- The Washington Times - Friday, August 31, 2001

She grew up in the Depression, came of age during World War II, watched the social upheavals of the 1960s, and lived through the collapse of the Soviet Union. Now, Midge Decter wants to tell the truth — her truth — about those eventful years.
"It seemed more and more to me the past was being completely distorted," said Mrs. Decter, explaining the inspiration for her new memoir, "An Old Wife's Tale: My Seven Decades in Love and War."
As someone who, along with her husband, Norman Podhoretz, one-time editor of Commentary magazine, waged intellectual warfare against communism during the Cold War, Mrs. Decter, 72, is not afraid to tackle even the most powerful myths — including the current glamorization of World War II.
"It's being paralyzed," said the former executive editor of Harper's Magazine in a recent telephone interview from her Manhattan home. "It's false to what actually happened, to those of us who lived through it.
"Tom Brokaw says [World War II G.I.s] were the 'Greatest Generation.' Well, they weren't the greatest generation. They were just Americans doing their duty — which seems very strange today, I guess."
Likewise, Mrs. Decter says, the 1950s have "certainly been completely distorted, almost from the first second."
She laughs off as "absurd — absolutely ridiculous" the popular conception of the '50s as an intellectual wasteland. "The literary and cultural life of America in the 1950s was richer and more interesting and more important, by far, than what followed," she says.
In her book, she notes the influence of W.H. Whyte's 1956 book "The Organization Man," which depicted corporate managers as slavish conformists. "I did not recognize a single friend or neighbor in Whyte's book," Mrs. Decter writes. Yet the stereotype of the '50s as stifling and dull has endured.
"The '50s, particularly, got a really bum rap. They were a time when a lot of the young couples, after the war, set out in a big hurry to make themselves lives. They married, they had children very quickly," she recalls.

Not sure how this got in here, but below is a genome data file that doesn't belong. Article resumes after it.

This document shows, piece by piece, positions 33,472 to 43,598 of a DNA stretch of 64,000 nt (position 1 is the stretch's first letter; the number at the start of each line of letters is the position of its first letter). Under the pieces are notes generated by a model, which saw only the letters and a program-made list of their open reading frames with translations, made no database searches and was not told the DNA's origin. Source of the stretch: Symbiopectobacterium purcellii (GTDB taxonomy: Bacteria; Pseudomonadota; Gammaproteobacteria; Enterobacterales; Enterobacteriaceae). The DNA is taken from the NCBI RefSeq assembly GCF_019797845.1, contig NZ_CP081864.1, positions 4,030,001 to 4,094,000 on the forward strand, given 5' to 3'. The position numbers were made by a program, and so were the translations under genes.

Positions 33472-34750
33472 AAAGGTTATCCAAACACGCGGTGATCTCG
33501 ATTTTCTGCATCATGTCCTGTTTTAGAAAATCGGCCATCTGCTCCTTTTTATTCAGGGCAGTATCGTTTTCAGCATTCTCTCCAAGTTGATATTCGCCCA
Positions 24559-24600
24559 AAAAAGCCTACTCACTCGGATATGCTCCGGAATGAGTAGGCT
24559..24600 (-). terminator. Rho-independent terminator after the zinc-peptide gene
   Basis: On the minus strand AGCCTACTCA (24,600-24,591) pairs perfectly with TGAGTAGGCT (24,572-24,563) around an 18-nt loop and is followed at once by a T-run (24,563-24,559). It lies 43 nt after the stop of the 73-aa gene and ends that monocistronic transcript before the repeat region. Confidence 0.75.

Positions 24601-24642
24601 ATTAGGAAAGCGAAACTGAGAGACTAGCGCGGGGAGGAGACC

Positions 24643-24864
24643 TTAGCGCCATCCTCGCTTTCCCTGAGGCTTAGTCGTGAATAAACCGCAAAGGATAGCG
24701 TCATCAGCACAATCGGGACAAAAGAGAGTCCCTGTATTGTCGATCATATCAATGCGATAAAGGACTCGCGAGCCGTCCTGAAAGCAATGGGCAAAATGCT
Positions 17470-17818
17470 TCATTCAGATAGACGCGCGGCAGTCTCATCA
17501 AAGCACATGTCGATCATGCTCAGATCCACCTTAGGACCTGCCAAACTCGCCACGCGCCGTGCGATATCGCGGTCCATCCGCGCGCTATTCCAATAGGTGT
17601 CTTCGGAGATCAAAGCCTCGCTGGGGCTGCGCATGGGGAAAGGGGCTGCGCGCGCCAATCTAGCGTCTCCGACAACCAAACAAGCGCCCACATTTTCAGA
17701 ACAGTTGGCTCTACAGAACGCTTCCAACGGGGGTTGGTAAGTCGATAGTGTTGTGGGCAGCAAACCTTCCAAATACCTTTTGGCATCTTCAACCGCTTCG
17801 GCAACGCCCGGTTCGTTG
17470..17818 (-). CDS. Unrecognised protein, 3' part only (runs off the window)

"We were all trying to get along the best we could and make decent homes, for which we were all roundly attacked by our children [in the 1960s] for being 'materialistic,'" she says. "Kids who were driving around in cars and traveling around the world, had come to sneer at their parents for having houses and washing machines."
Recalling the difficulties of life before modern appliances — in the book she tells of her mother's labors doing laundry before automatic washing machines — Mrs. Decter still seems angry over hippies who sneered about suburbanites "keeping up with the Joneses."
"I remember wishing, God, if you only had a clothes dryer so you wouldn't have to hang your clothes out — that's what came to be called 'materialistic' and 'conformist,'" she said. "That was part of the youth rebellion [of the 1960s], that we were bourgeois materialists and they, of course, living on checks from home, were the idealists."
The youth rebellion of the '60s was the subject of Mrs. Decter's 1974 book, "Liberal Parents, Radical Children," which blamed parental indulgence for the excesses of the era.
Baby boomers "were raised without a sense of responsibility — we did that," she says. "And having seen the works of our hands, we praised them. Writers, ministers, teachers — we praised these kids, when we knew they were ruining their lives. … They were the products of our ideas about life, that it need have no limits and all that."